, which means it was positive and of greater magnitude than the slope term for \(\omega\) (`0.5`

). As such, both \(\omega\) and \(\delta\) should increase as the environmental covariate becomes more positive. Likewsie, \((1 - \delta)\) should increase when as the environmental covariate is negative. Because state 2 is \(\omega \times (1 - \delta)\), we are multiplying two probabilities that are highest at the opposite ends of the environmental gradient. Therefore, state 2 should be highest somewhere in the middle of the gradient. And Because state 3 is \(\omega \times \delta\), we are multiplying two probabilities that are highest at the positive end of the environmental gradient, which means it should be highest there.

Finally, we can plot out the TPM along our environmental gradient. Note that I’ve transposed the TPM so that columns are the “from this state” and the rows are the “to this state” of this 3x3 figure. One thing that is important to note about this class of model is that the autologistic terms do not change the direction of an effect, they only modify the intercept value of a given element of the TPM if they are present. Because I used relatively small theta values to simulate these data, we do not see much variation among the three states (i.e., comparing rows of the plot below).

In this example (and with this class of model), the TPM tells a very similar story to the expected occupancy plot. As such, I probably would not include the latter in a manuscript. However, that is not always the case (as you will see in a later blog post for dynamic multistate models).

And that is how you fit this style of autologistic multistate occupancy model. It is the simplest version, as it only requires two additional parameters to fit a dynamic model. Let’s move on to the softmax model now and add a little more complexity. Check out all the code to simulate, fit, and plot the results here.

## An autologistic multistate model occupancy that uses the softmax function

I’m assuming you have read my first post on multistate models and therefore are familiar with the softmax function. If you have not, you can read it here. I am going to add a little more complexity to the model and use four autologistic parameters instead of two. As such, the latent state TPM of this model is:

\[\boldsymbol{\psi_{s,t}} = \begin{bmatrix} \psi_{s,t}^1 & \psi_{s,t}^{2} & \psi_{s,t}^3 \\ \psi_{s,t}^{1|2} & \psi_{s,t}^{2|2} & \psi_{s,t}^{3|2} \\ \psi_{s,t}^{1|3} & \psi_{s,t}^{2|3} & \psi_{s,t}^{3|3} \end{bmatrix}\]Where each row sums to one. The seperate probabilities in our TPM can be defined as:

- \(\psi_{s,t}^1\): The probability the species is absent at site
*s*at time*t*given the species was not present at*t-1*(or if*t=1*). - \(\psi_{s,t}^2\): The probability the species is present but not breeding at site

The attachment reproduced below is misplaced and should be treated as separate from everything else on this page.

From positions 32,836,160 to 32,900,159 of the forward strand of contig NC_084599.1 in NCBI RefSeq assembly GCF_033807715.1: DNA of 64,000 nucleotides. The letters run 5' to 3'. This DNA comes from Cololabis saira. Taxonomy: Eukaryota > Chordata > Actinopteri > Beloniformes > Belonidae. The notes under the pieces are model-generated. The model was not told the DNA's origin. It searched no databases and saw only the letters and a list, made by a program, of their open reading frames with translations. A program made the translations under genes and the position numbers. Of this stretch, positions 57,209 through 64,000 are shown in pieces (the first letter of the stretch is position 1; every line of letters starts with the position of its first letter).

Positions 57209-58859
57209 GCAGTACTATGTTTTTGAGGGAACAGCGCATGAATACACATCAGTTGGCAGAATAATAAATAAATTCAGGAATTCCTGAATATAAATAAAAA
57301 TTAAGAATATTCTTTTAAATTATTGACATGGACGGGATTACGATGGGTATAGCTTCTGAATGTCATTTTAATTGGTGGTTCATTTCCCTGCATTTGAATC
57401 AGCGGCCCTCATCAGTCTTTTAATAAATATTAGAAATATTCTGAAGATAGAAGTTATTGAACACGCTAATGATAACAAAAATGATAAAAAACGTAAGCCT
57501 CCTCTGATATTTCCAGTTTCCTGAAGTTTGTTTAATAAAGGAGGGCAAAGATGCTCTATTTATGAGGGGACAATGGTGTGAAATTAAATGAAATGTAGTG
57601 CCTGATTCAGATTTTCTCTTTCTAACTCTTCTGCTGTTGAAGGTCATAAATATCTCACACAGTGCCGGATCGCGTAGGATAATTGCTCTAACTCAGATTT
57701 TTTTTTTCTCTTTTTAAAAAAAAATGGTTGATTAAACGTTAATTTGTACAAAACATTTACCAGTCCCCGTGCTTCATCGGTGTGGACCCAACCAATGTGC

*s*at time*t*given the species was not present at*t-1*(or if*t=1*). - \(\psi_{s,t}^3\): The probability the species is present and breeding at site
*s*at time*t*given the species was not present at*t-1*(or if*t=1*). - \(\psi_{s,t}^{1|2}\): The probability the species is absent at site
*s*at time*t*given the state was 2 at*t-1*. - \(\psi_{s,t}^{2|2}\): The probability the species is present but not breeding at site
*s*at time*t*given the state was 2 at*t-1*. - \(\psi_{s,t}^{3|2}\): The probability the species is present and breeding at site
*s*at time*t*given the state was 2 at*t-1*. - \(\psi_{s,t}^{1|3}\): The probability the species is absent at site
*s*at time*t*given the state was 3 at*t-1*. - \(\psi_{s,t}^{2|3}\): The probability the species is present but not breeding at site
*s*at time*t*given the state was 3 at*t-1*. - \(\psi_{s,t}^{3|3}\): The probability the species is present and breeding at site
*s*at time*t*given the state was 3 at*t-1*.

Just like the previous model we assume that the latent state *z* is a categorical random variable. At *t=1* we use the first row of the TPM because we have no prior knowledge on the state of a site before sampling

and we condition the rest of the years of sampling on the state of a site at *t-1*

The detection matrix for the data model is:

\[\boldsymbol{\eta}_{s,j} = \begin{bmatrix} 1 & 0 & 0 \\ (1 - \rho_{s,j}^{2|2}) & \rho_{s,j}^{2|2} & 0 \\ \rho_{s,j}^{1|3} & \rho_{s,j}^{2|3} & \rho_{s,j}^{3|3} \end{bmatrix}\]where \(\rho_{s,j}^{1|3} = 1 - \rho_{s,j}^{2|3} - \rho_{s,j}^{3|3}\). Here we assume that detecting state 2 when the true state is 3 (\(\rho_{s,j}^{2|3}\)) is not the same as detecting state 2 when the true state is 2 (\(\rho_{s,j}^{2|2}\)). This could be because the behavior of our species is different when it is and is not breeding such that their detection probability differs. Using this matrix, the data model is

\[y_{s,j,t} \sim \text{Categorical}(\boldsymbol{\eta}_{s,j,z[s]})\]where the latent state *z* at time *t* indexes the appropriate row of the detection probability matrix.

We are going to use the softmax function to add linear predictors to this model. Therefore, we need to specify one probability in each row of our matrices to be a reference category. For the latent state TPM the natural choice is state 1 (species absence). One way I like to write out the linear predictors for a TPM that uses softmax is to create a new matrix that stores the numerator of the softmax function for each transition. That way all we need to do is divide each row by it’s sum to finish the softmax function. For this model, let \(\boldsymbol{\phi_{s,t}}\) be an array with the same dimensions as \(\boldsymbol{\psi_{s,t}}\). Remembering that exp(0) = 1, our linear predictor matrix is: